5 Internet memes: Right for your target audience?

5 Internet memes: Right for your target audience?

By Joshua DeLung

Webster defines a meme as “an idea, behavior or style that spreads from person to person within a culture.” I’d probably just define it as wacky hilarity with the viral outreach of a zombie apocalypse. Under any definition, there’s no denying that the innerwebz are full of memes, usually photos or videos redone over and over again by Internet posters, each time with a different twist. I took an informal poll among some of my colleagues, and completely ignored what they said compiled this list of five memes that have made us laugh, cry or shake our heads in disbelief and horror.

Flea Market Montgomery

You’re going to hate me for getting this jingle stuck in your head for the rest of the day.

David After Dentist

Is this real life? I hope so, David. I hope so.


a green velociraptor with white text on a greenish background, contemplating life

Well played, Philosoraptor, well played. Muldoon wasn’t joking in Jurassic Park when he looked at a member of this species and said, “Clever girl.”

Fus Ro Dah

In November, a video game by the name of The Elder Scrolls V: Skyrim (by local-to-ENC developer Bethesda) set off a firestorm of memes—all with people and even animals being leveled by the Dragon-born shout. Over the top? Yes. Questionable in taste? Often. But clearly tapping a nerve of some sort.

Demotivational Posters

A blank document in a motivational (or, demotivational) poster.

Is there any meme that has penetrated every corner of the Internet more? Demotivational posters have evolved to include several subsets, and a few online tools allow anyone to make his or her own. We can’t say that’s necessarily a good thing. With great power comes great responsibility. Uncle Ben‘s advice is unfortunately lost on the Internet.

And finally, there is an honorable mention you’ll have to see to believe.

Now that you’ve relished in nostalgia (or perhaps have done a lot of head-scratching), it’s important for us as communicators to take a step back and think about memes in terms of our industry. While some memes and viral videos involve specific brands, many do not and are simply modifications on movies, music and other forms of entertainment. Perhaps this is why most memes are just that — entertainment.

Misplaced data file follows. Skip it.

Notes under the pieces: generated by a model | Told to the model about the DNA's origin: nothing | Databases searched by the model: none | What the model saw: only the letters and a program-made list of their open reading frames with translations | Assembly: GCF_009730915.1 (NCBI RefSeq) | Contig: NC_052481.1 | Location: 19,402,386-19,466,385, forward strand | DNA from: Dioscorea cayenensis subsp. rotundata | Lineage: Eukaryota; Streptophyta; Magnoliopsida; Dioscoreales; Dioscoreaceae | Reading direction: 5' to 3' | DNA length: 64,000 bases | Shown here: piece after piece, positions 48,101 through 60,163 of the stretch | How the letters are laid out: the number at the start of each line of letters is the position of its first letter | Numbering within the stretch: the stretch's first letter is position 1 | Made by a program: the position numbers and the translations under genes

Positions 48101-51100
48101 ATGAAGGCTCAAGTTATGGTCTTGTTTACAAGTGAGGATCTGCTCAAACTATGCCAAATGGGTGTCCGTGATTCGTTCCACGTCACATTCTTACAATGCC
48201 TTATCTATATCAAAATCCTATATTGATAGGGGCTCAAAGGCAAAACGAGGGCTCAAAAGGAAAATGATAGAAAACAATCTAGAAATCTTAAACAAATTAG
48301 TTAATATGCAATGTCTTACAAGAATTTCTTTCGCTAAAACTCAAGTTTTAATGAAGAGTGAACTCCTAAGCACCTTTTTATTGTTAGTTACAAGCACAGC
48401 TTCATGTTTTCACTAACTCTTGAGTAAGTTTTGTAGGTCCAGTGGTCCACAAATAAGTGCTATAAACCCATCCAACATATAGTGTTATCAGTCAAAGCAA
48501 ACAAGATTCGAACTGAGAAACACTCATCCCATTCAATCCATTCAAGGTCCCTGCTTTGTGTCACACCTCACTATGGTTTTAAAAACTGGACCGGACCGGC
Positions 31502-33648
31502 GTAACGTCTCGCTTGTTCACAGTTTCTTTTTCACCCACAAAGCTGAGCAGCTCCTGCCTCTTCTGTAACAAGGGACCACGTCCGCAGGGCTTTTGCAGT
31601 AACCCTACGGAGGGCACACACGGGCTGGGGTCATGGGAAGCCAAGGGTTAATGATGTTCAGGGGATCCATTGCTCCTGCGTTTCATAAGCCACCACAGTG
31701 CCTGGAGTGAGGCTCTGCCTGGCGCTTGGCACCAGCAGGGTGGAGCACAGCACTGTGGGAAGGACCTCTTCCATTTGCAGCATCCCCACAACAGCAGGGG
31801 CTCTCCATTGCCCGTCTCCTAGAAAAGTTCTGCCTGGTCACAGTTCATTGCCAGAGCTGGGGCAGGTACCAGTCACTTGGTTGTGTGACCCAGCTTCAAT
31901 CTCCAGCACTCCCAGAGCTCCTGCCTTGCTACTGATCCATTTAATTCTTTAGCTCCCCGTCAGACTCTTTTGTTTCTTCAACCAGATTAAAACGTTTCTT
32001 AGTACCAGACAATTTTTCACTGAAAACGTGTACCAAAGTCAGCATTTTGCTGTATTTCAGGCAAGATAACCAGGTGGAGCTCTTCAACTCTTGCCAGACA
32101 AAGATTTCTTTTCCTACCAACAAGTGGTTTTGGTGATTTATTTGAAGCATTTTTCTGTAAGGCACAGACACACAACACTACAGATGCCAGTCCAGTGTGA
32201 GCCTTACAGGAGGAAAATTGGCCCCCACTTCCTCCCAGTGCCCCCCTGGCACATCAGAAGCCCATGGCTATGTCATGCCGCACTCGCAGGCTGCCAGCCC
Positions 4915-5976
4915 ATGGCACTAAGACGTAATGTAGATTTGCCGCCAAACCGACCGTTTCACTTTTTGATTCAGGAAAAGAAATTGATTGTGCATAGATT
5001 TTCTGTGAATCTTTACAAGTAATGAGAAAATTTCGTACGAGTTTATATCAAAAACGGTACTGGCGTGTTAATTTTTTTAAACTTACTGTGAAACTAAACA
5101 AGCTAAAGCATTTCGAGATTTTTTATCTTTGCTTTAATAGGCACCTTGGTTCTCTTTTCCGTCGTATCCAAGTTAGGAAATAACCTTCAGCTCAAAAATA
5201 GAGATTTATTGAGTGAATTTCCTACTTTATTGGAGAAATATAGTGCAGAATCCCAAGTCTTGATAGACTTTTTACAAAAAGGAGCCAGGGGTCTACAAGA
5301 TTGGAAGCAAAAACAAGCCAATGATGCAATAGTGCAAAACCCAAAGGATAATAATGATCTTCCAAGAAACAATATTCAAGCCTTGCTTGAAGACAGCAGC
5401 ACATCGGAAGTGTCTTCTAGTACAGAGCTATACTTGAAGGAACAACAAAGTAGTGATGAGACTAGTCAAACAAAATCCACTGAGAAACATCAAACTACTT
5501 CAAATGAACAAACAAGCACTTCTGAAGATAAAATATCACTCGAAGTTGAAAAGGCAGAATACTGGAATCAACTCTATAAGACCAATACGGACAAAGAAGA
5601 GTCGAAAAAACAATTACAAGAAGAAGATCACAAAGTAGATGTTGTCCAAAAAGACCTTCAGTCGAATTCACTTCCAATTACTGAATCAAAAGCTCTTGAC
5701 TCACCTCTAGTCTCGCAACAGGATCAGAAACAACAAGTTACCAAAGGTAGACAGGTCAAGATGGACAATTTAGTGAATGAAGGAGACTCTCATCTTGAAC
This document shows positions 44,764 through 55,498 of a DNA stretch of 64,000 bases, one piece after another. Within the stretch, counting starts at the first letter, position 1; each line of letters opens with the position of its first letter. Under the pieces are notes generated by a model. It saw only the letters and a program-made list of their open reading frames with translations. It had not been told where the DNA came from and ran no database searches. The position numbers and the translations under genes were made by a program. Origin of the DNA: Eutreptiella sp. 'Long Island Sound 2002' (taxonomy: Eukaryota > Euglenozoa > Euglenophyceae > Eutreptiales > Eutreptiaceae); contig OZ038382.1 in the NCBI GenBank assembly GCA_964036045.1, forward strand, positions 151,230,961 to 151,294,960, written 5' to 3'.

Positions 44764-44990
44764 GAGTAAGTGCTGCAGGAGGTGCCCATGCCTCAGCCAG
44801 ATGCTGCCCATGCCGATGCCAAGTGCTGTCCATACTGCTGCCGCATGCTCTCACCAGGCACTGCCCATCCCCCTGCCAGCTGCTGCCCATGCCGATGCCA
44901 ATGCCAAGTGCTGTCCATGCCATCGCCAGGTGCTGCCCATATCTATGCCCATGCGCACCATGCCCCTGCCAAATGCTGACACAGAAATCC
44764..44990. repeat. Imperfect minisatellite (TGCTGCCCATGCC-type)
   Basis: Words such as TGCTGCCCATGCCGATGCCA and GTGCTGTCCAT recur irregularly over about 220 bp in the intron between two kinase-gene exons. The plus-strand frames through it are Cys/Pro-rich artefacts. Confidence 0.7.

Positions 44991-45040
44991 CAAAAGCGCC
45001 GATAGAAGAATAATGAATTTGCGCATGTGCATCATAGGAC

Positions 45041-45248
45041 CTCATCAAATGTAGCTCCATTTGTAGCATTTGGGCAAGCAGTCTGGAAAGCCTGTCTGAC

But how can brands leverage this tactic? What are the tradeoffs in attempting to go viral? Does notoriety translate into awareness? And can an organization achieve a sufficient degree of edginess without compromising itself in the eyes of customers? Do memes need to be at least mildly offensive to be successful? In most cases, yes. Humor has always been a double-edged sword. Some of the greatest ads of all time were memorable because they were so funny. The problem with humor is that it’s not always easy to pull off — is the cost of being remembered for an epic fail worth the potential benefit?

That’s a decision organizations have to think very seriously about before making. Knowing your target audience inside and out is key, as it always has been with strategically communicating. What will they find funny, offensive or compelling? What customers of Old Spice find humorous probably wouldn’t be perceived the same way by taxpayers who saw a government agency using a centaur in its online media. Social media have amplified the risks and rewards of attempting to stand out. Now, customers can talk back and voice their dissatisfaction with your products, messages and politics.

While memes are great entertainment, whether they involve a brand or not, and viral videos are every organization’s dream, it’s always good to take a step back and be strategic. What are you really trying to accomplish? And what are your audiences’ expectations for when, how and where you should try to talk to them?

As marketing, advertising and public relations professionals, we certainly recognize communication phenomena and appreciate their contributions to the overall media environment. They spark our creativity and give us ideas for how to better serve our clients. But it’s also our job to critically evaluate online messages and determine when and where they are most relevant to those clients’ needs.

All these and hundreds of other Internet memes are explained in greater detail at Share your favorites with us on Facebook and Twitter! And sorry about rickrolling you earlier in the post.

Header image courtesy Flickr user seeweb via Creative Commons… because, after all, the Internet is just a series of tubes. Right?

About Joshua DeLung

Senior Director of Communication Services, specializes in strategy, public relations, writing/editing and social media.

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